U.S.-Russia 2.1: Updating the Software

by Ann Dailey

The criticism that Mitt Romney faced when he called Russia the United States’ number one geopolitical foe demonstrated that the Cold War rivalry no longer occupies center stage. Still, you would struggle to find many in Washington who view Russia as a true partner. With Russia finally in the World Trade Organization, and as Western nations face growing security threats, it is more important than ever to develop closer economic and security ties with Russia. Given Russia’s stance on Syria and the crisis over adoptions, this argument will be a hard sell. However, the answer to Russia’s continued intransigence is not to abandon the “reset” policy; it is to work on Reset 2.1.

In 2009, Vice President Joe Biden coined the oft-misunderstood “reset with Russia” catchphrase. Although politicians in the United States, Russia, and other nations sought to define the term according to their interests, the goal was to make progress on key U.S. foreign policy objectives while candidly discussing areas of disagreement. Most recently, Vice President Biden lauded the reset’s success at the January 2013 Munich Security Conference; yet now, only weeks later, we are again at an impasse with Russia over Syria and the trumped-up crisis over adoptions.

Although Russia stoked Western leaders’ ire when it refused to back UN Security Council resolutions condemning Syrian dictator Bashar al-Assad, this should not have come as a shock to U.S. diplomats. Syria is a cornerstone of Russian strategic interests in the region, and until Western officials accept this, fierce disagreement will persist and spillover into other areas. The current dispute over adoption— precipitated by U.S. passage of the Magnitsky Act and the retaliatory Russian ban on U.S. adoption of Russian children—is just one example of this contagion.

Unfortunately, disputes such as these continue to harm the development of mutually beneficial cooperation in economics and security. With the potential for the U.S. shale boom to put downward pressure on global hydrocarbon prices in the future, the Russian hydrocarbons sector needs foreign direct investment to aid its exploration of the Arctic and the modernization of its refining capabilities to remain competitive. Paucity in Russia’s rule of law—as Royal Dutch Shell and Ikea have recently experienced—continues to hinder foreign direct investment in Russia and broader economic relations between Russia and the West.  The United States should leverage Russia’s need for aid in its hydrocarbons sector in order to seek closer cooperation with Russia on rule of law through the U.S.-Russia Bilateral Presidential Commission Rule of Law Working Group and by tapping into the influence it now has with Russia in the WTO.

In the security arena, U.S.-Russia cooperation remains hampered by mutual suspicion even as Western nations face increasingly transnational threats which demand collaboration with our Russian counterparts. We should seek areas of potential cooperation, even if this requires flexibility on our part. The upcoming Sochi Olympics are one such opportunity; Putin has staked his reputation—and billions of oligarchs’ dollars—on their success, and working with Russia to ensure security for the games could foster additional cooperation. Additionally, we should cooperate on emerging security issues—such as the Arctic and cybersecurity—which are not bogged down by history and geopolitics.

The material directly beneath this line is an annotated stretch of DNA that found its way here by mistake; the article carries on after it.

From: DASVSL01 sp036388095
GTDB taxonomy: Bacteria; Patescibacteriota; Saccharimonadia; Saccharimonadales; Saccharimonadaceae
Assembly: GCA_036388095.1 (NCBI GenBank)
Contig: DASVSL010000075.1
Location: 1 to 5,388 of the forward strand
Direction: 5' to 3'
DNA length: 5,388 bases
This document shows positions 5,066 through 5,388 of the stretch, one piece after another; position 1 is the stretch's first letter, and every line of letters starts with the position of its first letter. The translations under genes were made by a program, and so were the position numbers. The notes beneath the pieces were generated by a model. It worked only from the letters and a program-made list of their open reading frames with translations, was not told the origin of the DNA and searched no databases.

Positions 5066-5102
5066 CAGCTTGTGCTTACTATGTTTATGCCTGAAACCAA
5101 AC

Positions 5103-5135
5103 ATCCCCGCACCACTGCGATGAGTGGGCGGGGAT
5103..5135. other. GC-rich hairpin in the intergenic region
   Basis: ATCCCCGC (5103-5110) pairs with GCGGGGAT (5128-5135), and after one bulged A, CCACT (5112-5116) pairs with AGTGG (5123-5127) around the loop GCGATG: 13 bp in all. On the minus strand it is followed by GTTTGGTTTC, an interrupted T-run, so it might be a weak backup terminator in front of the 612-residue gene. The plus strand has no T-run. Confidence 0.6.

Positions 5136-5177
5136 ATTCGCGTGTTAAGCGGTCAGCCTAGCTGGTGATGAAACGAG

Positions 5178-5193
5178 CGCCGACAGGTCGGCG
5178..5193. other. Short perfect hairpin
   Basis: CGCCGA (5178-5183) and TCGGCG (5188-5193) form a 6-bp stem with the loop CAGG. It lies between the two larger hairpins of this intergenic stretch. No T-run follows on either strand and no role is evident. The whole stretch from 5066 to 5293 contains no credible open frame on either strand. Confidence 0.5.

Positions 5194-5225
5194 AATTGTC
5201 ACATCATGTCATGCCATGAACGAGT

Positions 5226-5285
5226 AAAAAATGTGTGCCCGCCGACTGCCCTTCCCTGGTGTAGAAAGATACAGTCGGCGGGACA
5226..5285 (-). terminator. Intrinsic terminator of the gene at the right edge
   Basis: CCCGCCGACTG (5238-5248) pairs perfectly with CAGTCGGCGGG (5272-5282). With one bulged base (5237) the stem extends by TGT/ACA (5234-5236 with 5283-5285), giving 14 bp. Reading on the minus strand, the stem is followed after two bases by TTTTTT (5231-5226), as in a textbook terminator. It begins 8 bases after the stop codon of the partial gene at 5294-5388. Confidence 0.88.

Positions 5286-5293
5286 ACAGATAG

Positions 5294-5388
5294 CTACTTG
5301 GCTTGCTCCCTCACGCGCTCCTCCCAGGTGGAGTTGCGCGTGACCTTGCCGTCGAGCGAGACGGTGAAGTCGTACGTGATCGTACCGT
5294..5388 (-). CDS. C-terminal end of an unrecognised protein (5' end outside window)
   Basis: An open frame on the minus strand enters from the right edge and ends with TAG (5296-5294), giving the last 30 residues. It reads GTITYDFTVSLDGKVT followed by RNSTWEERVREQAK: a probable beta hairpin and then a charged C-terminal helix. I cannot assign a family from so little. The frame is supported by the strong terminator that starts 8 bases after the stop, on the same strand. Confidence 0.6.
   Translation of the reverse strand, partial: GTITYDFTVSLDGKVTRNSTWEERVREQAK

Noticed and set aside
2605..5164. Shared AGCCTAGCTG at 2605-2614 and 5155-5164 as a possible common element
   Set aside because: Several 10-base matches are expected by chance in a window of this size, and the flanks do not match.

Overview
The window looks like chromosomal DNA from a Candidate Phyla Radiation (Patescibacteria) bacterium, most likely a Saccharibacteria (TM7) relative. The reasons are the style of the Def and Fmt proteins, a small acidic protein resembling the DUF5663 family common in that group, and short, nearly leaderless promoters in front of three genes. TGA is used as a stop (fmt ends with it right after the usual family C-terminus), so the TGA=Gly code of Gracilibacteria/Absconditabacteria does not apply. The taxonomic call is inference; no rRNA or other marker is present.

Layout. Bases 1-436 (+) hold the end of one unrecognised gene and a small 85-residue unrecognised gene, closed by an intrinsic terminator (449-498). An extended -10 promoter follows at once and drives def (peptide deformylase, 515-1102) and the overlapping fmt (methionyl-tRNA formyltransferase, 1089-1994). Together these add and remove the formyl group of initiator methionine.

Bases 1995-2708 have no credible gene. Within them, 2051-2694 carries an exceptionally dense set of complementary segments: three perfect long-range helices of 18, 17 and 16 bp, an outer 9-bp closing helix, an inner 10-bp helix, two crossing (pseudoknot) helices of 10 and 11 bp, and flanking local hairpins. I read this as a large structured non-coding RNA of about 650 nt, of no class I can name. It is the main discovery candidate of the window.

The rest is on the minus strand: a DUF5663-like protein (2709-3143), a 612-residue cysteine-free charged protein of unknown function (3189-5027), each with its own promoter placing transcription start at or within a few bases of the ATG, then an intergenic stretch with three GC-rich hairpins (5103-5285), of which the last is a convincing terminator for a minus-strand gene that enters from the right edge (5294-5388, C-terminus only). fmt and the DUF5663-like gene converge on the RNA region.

Such cooperation could help our countries move beyond our Cold War hangovers, but instead officials in our two countries let politics get in the way. In both the U.S. and Russia, rhetorical pot-shots at the other nation still gain points in domestic politics. We should acknowledge that the United States’ criticisms of Russia are valid, but so, too, are (some) Russian critiques of the United States. While Russia’s human rights abuses are more violent and involve greater state sponsorship, U.S. criticism of Russia can reek of hubris given the excesses of the post-9/11 era. This is not to say that Russia is right and the United States is wrong; rather, it means we should admit that we both have faults and seek to engage one another with fewer polemics.

In a world where the greatest threats to peace are terrorism, piracy, and climate change, not nuclear Armageddon, Russia can and should play a key role in combatting security challenges. However, when economic and security decisions are based upon Cold War emotional baggage and antagonistic political rhetoric instead of rational cost-benefit analysis, the pattern of U.S. marginalization of Russia followed by Russian backlash will persist. The row over adoption will continue to dominate headlines for days or weeks, and the Syrian crisis may continue for far longer. In spite of these challenges, the United States and Russia should drop their Cold War facades, admit that we need each other’s help, and acknowledge that we both benefit when the other is strong, peaceful, and prosperous. These are the foundations of Reset 2.1, and their construction cannot begin soon enough.

About the Author

Ann Dailey is a Master’s candidate at Johns Hopkins University School of Advanced International Studies. Before attending SAIS, she worked in the Office of the Under Secretary of Defense for Policy for three years.

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